Introduced into service in 1922, the Japanese Type 11 37mm gun was an infantry support weapon which could stop armoured vehicles like tanks. It was still in service during the Japanese invasions of China in the 1930s, where it also proved useful against bunkers and other installations. However as tanks became progressively better armoured, the weapon, like all 37mm guns, became increasingly ineffective, and production ceased in 1937, although it continued in use in China. By the time Japan declared war on the Western Allies in 1941 the gun was mainly in reserve units or used for training, and seems to have been little used, if at all, in the Pacific War.
Each of the four sprues in a box contains the nine figures pictured plus two models of the gun. Both are mounted on their usual tripod, which had two trail legs and a short forward front leg. One of these has also been supplied with a separate shield, which we have pictured on our first example above. The other gun has no shield but the tripod includes the two front poles, which could be inserted to allow the gun to be carried by four men rather than just two on the legs. These removable poles are not removable on this model, hence our having to photograph it from an elevated position. The gun barrel and mechanism is quite nicely done and pretty authentic, as are the tripods and carrying poles. The shield is a separate piece, which is just as well as all the photos we could find of the weapon have no such shield. This is because most of these photos show it being used in training, when the shield was unnecessary, but we assume the shield is valid too.
The gun was supposed to have a crew of 10, but two of these were charged with handling the pack animals at the rear, and two more were reserve gunners kept some distance behind the gun. That leaves two gunners, three men to bring up ammunition and a squad leader, so this set is rather light on bodies if both guns on each sprue are to be in action. Several poses attracted our particular attention, including the first in the second row. This ‘superman’ pose is actually a man crawling face down along the ground and dragging an ammunition box behind him. It looks less ridiculous this way than as shown above, although as he is facing straight down it is still not a great pose. The last figure in the top row also drew attention to itself, but as the gun was fired by pulling on a lanyard, perhaps this is what this figure is doing. Since the gun is very low profile, all the crew are down on the ground, with the obvious exception of the squad commander. Were they to actually be in sight of an enemy, standing would seem a very foolhardy thing to do (the crawling guy certainly seems to think so), but as we have said, most photos show it in training, when the officer would indeed be standing and in no danger, so this seems to be the reason here. Not so good if you want to use these figures in an actual combat scene though.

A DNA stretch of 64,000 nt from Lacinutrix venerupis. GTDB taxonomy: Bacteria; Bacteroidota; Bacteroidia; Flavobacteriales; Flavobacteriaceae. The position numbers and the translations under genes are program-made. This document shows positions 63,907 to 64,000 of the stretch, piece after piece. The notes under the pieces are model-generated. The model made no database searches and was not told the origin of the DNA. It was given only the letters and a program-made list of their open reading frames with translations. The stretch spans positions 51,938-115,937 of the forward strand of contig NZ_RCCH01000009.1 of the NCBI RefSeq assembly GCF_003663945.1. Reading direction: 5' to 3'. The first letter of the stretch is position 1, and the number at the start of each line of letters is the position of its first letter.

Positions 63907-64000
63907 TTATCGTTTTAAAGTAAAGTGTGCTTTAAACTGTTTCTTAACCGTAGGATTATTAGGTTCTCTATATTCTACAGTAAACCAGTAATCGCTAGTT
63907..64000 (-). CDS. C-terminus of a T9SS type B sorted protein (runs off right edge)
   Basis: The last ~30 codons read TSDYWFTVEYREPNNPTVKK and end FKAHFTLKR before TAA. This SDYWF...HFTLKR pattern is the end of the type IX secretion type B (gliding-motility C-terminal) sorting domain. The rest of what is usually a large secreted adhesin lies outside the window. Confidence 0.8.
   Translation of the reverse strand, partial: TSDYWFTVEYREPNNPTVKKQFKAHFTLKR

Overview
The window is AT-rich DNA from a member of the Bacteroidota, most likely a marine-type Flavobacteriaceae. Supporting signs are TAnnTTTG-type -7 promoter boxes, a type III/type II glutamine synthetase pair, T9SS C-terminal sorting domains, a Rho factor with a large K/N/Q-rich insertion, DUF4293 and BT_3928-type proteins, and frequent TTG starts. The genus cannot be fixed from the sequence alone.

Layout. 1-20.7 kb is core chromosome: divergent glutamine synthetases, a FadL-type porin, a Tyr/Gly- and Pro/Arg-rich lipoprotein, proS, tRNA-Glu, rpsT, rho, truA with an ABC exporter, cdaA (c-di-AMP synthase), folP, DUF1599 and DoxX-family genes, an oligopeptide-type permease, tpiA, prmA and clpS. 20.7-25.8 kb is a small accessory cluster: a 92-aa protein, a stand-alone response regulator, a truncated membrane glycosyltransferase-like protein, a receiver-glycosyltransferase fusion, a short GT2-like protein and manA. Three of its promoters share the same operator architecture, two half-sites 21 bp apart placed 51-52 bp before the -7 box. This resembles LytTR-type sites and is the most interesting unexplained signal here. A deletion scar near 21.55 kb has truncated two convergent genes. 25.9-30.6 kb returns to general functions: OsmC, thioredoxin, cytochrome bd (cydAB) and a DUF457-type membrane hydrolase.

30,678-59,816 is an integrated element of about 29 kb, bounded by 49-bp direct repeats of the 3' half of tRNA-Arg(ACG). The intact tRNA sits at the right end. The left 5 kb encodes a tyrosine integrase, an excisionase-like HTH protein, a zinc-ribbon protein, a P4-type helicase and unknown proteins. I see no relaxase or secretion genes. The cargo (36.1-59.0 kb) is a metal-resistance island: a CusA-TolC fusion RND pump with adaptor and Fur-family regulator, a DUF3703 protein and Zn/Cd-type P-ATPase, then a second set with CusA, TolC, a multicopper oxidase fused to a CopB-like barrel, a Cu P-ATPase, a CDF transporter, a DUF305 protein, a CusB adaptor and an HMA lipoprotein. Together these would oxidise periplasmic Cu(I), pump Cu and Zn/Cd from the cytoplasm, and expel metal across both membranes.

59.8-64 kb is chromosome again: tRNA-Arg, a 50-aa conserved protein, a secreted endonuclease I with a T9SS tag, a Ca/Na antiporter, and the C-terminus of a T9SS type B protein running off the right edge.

The crew wear a mixture of tunics and shirt sleeves. The tunics have a fall collar and so are the type 98 (introduced in 1938), when the earlier style would have made more sense for this old weapon as it would have been seen in the China campaign. Several have sunshields, so along with the shirt sleeves, these are clearly in a warm environment. They wear helmets or the characteristic peaked cloth cap, and one wears a cork sun helmet. On the lower legs are the usual puttees, with the common tapes crossed over at the front. Another clue that these men are simply training is that none have any kit apart from one man who has a haversack and the standard three ammunition pouches on his belt. The commander has a despatch case, and is armed with a sword and revolver, but the crew are unarmed.
The sculpting is much like the previous sets of Japanese released by Strelets. The proportions are good and detail is good too, so the commander is very nicely done. However where the poses get a bit more complex things sometimes go awry, so the second figure in the top row has a severely misshapen right arm. There is a fair amount of flash too, although nowhere is it especially bad. The guns are simple to put together, although we found adding the shield to be hard work as it needs to be forced into place, and is slightly distorted as a result. However the accuracy of the guns is pretty good and nicely done.
This is a weapon that was widely used in the 1930s, but not really by the 1940s, so fine for the war in China but not much use for the Pacific. Therefore we were disappointed that some of the figures are dressed more for the post 1938 era than the earlier one, which makes using this set for the China campaign that much more difficult. Both figures and guns are quite nicely done, but the training ground look is unfortunate in our view. A useful weapon for a campaign that has barely been touched by the hobby so far, so hopefully we will see more sets in future to go with it.